I found this native deciduous bush, Sweet Fern, Comptonia peregrina, while out in the rain on Saturday. I stayed close to home in case the heavens were to open up, but only light rain fell on me. As well as picking up this new species, I captured a few species moving through their fall transformations. More on those in the coming week.
Harper's New Monthly Magazine:
Between old Aunt Huldy, with her mania for the simples, and the demand of the village boys, I wonder there is any of it left. But Aunt Huldy has long since died; all her "yarbs" and "yarrer tea" and " paowerful good stimmilants" could not give her the lease of eternal earthly life which she said lurked in the "everlastin' flaowers." She knew every herb that grew, but her great stand-by was sweet-fern. She smoked it, she chewed it, she drank it, and even wore a little bag of it around her neck "to charm away the rheumatiz."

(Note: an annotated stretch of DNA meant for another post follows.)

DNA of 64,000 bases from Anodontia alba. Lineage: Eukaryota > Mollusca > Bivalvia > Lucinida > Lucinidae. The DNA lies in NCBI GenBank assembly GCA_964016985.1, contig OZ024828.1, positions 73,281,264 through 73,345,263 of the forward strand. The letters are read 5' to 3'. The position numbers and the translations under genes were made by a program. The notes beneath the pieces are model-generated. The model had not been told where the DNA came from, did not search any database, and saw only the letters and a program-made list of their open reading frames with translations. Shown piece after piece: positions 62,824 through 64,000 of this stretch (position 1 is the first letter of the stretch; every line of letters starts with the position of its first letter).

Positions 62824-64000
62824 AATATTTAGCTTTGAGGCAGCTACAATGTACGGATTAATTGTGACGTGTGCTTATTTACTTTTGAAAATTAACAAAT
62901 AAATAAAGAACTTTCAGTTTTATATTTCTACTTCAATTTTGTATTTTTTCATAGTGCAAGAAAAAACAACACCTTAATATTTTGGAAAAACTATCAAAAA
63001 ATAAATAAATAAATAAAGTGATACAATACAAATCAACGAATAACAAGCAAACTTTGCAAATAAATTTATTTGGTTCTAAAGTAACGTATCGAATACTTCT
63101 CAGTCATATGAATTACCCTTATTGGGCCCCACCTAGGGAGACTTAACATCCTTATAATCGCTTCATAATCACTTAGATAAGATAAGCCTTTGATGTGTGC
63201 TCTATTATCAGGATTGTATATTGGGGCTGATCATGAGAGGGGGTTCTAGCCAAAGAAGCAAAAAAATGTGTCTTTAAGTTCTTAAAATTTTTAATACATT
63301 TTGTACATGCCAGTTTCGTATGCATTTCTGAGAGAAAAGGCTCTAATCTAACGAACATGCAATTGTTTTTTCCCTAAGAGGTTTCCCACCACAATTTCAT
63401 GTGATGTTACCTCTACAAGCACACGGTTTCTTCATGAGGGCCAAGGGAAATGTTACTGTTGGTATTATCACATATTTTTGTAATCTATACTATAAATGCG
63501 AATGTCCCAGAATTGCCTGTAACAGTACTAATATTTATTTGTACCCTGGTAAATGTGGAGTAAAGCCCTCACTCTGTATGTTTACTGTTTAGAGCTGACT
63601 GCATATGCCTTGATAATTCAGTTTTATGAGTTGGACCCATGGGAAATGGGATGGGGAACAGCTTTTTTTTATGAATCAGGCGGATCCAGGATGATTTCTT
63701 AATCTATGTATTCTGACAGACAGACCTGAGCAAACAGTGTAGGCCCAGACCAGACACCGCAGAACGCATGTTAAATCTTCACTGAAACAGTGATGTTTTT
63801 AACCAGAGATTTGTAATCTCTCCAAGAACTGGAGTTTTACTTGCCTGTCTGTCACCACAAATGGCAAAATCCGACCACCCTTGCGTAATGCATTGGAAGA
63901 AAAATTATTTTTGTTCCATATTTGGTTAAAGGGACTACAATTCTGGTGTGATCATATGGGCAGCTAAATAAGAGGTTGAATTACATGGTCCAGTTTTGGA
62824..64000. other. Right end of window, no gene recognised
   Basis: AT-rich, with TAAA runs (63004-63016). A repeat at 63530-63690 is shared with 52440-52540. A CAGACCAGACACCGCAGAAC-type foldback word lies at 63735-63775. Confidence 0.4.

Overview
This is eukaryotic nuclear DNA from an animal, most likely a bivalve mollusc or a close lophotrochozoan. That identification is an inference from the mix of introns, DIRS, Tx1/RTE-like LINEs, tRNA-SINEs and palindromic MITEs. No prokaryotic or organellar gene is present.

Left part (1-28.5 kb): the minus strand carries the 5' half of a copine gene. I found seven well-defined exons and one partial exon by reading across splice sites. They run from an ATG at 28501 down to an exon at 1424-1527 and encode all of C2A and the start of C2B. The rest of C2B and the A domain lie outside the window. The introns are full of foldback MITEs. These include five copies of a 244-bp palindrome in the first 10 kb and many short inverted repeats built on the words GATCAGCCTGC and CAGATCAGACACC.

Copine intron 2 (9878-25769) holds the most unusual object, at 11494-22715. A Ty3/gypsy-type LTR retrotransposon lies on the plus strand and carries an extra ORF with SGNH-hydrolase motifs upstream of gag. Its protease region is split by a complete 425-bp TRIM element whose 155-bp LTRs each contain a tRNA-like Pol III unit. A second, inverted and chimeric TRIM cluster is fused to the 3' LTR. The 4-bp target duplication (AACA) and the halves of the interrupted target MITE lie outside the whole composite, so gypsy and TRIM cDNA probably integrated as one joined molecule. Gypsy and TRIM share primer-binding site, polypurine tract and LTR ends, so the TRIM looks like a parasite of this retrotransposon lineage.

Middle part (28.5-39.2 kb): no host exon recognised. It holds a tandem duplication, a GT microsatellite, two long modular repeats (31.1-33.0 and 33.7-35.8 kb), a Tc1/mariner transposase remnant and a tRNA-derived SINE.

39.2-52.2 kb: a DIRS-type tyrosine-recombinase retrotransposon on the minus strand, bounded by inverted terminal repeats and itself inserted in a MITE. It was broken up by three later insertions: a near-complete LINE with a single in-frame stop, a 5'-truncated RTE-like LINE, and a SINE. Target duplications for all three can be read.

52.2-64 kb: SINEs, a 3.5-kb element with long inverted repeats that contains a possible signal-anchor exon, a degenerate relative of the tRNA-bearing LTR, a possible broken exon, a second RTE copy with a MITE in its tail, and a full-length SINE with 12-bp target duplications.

When I was a boy dried sweet fern was in great favor among the young, who did not quite dare essay the weed itself, but whether there was any Indian tradition for the use of this plant I cannot say. Nowadays, apparently, youth needs no substitutes, beginning at a tender age on mamma's cigarettes. Once or twice, being without tobacco on a trip up the mountain, I have hunted a fragrant, sunny clearing of sweet fern, and filled my pipe with the dry, brown leaves always obtainable on some lower twig. But though nothing in the world is more delectable to all the senses than a sunny mountain clearing fragrant with sweet fern, I cannot honestly say that it is an adequate substitute for tobacco in a pipe.
Alden, Henry Mills. Harper's New Monthly Magazine. An Autum Pastoral. Volume 61. New York, 1880. 860. Web. Google Book Search. 3 Oct 2009.
Eaton, Walter Prichard. Fruit of the Earth. Harper's Magazine. Volume 144. New York, London, 1922. 329. Web. Google Book Search. 3 Oct 2009.